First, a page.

As the future of the Marvel Cinematic Universe continues to unfold, I keep reading speculation about where “Agents of S.H.I.E.L.D.” and the other pre-Disney+ Marvel shows fall in its continuity.
The simple answer is, the Netflix shows like “Daredevil” and “Jessica Jones” took place before Thanos' snap at the end of “Infinity War.” That doesn't necessarily jive with the release calendar, but so what?
As great as continuity in comics can be, there are all sorts of inconsistencies. And while it's always fun when writers or editors acknowledge and explain those, the important thing is to tell a good story, then worry about how the pieces fit together.
I'm not sure what the latest official word is, but I've seen more than once that these shows may no longer be canon. I'm not going to lose any sleep over it (well, not much) if that's the way they go, but I tend to like to keep as much as we can.
It could just be they're all out there in the multiverse, which seems to a direction Marvel is headed. DC and the CW proved it could work when “Crisis on Infinite Earths” linked up with pretty much every DC movie and TV property from the '60s “Batman” to a pre-Snyder-cut “Justice League.”
Marvel doesn't need to follow in the Warner footsteps to keep its cinematic universe humming along, but the multiverse explanation is one way to go. If they want to reboot certain properties, they may have to excise some material or at least shunt it to an alternate reality.
I'd been thinking about writing this for a while, but episode 6 of “The Falcon and the Winter Soldier” had a moment that jogged my memory and, I thought, made an argument for the existence of “Agents of S.H.I.E.L.D.” post-“Endgame.”
When (really, really mild spoiler warning) Sharon Carter arrives on the scene, she appears to Bucky as a man. But she peels off a high-tech mask like those used multiple times in season two of the show.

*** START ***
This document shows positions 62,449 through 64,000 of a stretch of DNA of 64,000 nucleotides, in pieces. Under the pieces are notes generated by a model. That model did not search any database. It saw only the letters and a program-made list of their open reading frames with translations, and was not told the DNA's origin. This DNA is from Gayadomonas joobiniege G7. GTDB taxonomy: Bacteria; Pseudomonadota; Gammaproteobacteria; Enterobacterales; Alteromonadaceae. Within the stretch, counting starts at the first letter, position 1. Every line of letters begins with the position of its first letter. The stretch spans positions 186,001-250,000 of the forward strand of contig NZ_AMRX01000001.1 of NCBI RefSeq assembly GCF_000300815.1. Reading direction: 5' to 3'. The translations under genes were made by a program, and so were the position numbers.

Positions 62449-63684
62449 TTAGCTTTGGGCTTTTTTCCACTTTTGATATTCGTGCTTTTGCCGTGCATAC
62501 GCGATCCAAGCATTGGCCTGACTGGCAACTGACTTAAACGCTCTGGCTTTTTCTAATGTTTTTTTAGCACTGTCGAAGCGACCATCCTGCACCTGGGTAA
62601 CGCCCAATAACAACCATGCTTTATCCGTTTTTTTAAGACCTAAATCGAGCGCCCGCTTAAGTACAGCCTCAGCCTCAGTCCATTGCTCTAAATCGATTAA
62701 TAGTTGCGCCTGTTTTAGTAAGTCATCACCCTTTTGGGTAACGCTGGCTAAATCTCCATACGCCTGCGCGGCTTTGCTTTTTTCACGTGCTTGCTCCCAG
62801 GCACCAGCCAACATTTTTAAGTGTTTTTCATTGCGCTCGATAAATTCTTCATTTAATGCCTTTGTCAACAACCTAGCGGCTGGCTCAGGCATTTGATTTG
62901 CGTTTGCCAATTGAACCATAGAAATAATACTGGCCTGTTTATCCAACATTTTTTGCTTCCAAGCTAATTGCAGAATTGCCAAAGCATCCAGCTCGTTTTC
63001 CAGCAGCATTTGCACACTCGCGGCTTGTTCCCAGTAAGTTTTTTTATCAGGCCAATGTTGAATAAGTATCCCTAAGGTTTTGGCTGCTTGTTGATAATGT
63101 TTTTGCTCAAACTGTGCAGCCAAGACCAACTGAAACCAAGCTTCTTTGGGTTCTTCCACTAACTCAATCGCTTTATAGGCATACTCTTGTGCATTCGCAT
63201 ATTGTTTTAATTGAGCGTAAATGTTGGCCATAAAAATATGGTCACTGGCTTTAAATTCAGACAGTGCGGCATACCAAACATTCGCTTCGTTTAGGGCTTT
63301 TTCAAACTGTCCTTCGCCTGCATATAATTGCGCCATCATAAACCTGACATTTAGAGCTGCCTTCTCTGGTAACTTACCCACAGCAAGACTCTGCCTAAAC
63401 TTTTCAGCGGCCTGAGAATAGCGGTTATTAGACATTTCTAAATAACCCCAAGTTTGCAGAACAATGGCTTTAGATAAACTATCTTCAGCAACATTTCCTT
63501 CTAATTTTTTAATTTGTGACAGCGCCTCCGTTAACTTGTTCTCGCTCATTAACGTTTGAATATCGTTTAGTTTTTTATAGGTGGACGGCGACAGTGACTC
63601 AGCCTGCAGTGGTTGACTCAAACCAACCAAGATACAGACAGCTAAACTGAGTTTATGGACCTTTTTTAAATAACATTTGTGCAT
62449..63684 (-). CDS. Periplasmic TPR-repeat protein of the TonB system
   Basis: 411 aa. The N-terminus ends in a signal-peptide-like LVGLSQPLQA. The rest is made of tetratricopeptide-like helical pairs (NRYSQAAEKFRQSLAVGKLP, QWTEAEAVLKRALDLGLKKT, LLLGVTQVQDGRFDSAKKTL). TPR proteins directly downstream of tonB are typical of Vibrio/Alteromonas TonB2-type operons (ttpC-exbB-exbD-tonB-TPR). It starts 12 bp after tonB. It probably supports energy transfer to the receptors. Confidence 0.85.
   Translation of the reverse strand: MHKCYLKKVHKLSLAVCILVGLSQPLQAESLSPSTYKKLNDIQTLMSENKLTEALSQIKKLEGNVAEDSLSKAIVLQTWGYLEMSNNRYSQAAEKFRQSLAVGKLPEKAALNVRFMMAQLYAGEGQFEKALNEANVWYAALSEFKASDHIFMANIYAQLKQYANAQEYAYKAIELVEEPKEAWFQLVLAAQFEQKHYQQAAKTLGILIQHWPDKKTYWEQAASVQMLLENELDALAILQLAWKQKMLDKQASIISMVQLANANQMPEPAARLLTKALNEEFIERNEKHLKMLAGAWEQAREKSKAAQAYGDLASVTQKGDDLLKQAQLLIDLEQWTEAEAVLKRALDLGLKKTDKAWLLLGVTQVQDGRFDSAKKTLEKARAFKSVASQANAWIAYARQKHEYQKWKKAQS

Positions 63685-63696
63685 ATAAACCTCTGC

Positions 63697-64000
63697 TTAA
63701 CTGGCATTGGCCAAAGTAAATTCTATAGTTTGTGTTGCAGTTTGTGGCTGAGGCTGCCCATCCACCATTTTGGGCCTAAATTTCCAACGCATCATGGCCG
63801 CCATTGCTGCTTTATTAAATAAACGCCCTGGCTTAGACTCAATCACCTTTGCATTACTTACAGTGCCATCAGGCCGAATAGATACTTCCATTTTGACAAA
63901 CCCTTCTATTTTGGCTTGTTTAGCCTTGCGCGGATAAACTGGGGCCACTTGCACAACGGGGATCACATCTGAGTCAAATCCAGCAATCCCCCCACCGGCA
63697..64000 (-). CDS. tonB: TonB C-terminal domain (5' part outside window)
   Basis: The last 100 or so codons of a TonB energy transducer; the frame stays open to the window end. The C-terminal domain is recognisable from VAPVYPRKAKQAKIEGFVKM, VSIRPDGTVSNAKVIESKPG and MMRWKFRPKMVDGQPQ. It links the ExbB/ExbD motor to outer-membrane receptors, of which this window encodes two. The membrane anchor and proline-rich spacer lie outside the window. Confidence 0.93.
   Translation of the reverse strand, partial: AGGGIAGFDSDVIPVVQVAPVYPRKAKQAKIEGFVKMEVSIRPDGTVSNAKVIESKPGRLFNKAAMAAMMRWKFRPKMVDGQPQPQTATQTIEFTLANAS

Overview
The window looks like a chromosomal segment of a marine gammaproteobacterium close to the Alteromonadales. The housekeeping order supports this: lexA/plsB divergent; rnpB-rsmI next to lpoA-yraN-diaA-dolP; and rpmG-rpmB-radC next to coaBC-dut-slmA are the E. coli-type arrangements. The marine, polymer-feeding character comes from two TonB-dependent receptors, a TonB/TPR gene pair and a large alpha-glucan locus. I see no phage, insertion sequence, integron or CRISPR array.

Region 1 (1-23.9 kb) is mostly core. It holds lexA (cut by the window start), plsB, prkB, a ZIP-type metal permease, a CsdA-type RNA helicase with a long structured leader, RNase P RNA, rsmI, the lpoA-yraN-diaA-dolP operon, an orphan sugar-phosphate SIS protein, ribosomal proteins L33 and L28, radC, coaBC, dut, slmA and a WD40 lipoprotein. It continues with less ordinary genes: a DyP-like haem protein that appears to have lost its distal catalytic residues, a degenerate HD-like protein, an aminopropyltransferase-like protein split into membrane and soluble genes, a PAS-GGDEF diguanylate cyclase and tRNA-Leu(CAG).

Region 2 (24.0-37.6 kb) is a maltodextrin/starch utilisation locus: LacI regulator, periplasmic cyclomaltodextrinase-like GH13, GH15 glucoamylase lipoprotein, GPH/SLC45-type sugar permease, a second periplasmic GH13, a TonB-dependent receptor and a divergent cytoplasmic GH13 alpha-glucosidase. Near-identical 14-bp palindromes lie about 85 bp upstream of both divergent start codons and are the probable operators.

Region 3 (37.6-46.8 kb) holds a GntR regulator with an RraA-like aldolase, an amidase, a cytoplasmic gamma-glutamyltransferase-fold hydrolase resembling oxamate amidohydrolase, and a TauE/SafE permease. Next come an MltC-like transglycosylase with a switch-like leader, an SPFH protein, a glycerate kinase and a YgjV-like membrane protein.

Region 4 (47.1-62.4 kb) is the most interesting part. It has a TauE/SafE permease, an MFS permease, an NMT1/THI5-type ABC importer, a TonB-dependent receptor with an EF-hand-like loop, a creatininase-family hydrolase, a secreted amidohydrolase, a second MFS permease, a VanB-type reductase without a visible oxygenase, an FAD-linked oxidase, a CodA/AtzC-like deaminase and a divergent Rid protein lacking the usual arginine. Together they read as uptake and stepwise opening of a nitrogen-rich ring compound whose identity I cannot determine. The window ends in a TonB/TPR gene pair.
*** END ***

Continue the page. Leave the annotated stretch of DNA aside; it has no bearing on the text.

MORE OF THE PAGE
A check of the Marvel Cinematic Universe Fandom wiki tells me the device is called a photostatic veil. It also reminds me that Black Widow first used one in “Captain America: Civil War,” which kind of torpedoes that argument.
But I've written this far, so let's keep going.
The existence of the tech doesn't confirm “Agents” and “Falcon” take place on the same Earth any more than the existence of “S.H.I.E.L.D.” But it compliments the headcanon I've used to explain the inconsistencies between the final two seasons of “Agents” (which I have still not completed) and the movies.
I propose “Agents of S.H.I.E.L.D.” seasons 1-5 are firmly in the main MCU. There may be some minor conflicts, and even though the movies had way more influence on the shows than vice versa, there are connections. The helicarrier that shows up at the end of “Avengers: Age of Ultron” was restored with the help of “a couple of old friends,” according to Nick Fury. The show confirmed it was Coulson's new-look “S.H.I.E.L.D.”
And Jarvis' appearance in “Endgame” is a direct link to “Agent Carter” (and Agent Sousa appeared on both shows so...).
Seasons 6 and 7 of “Agents,” in which I never saw what we now know as the “Blip” addressed, would then take place in one of the alternate timelines created during the time heist in “Endgame.”
This allows most of the events of the show to proceed unaltered. It does mean the threat at the end of season 5 isn't Thanos' minions, but that could be explained away as some other force filling the vacuum of power in the alternate timeline.
Ultimately, it doesn't matter. The enjoyment I got from watching the show won't disappear if Kevin Feige and company decide it didn't happen in the main MCU.
But the explanation that it was in-continuity until it wasn't and even the parts that don't fit have a link to the watershed “Endgame” works for me.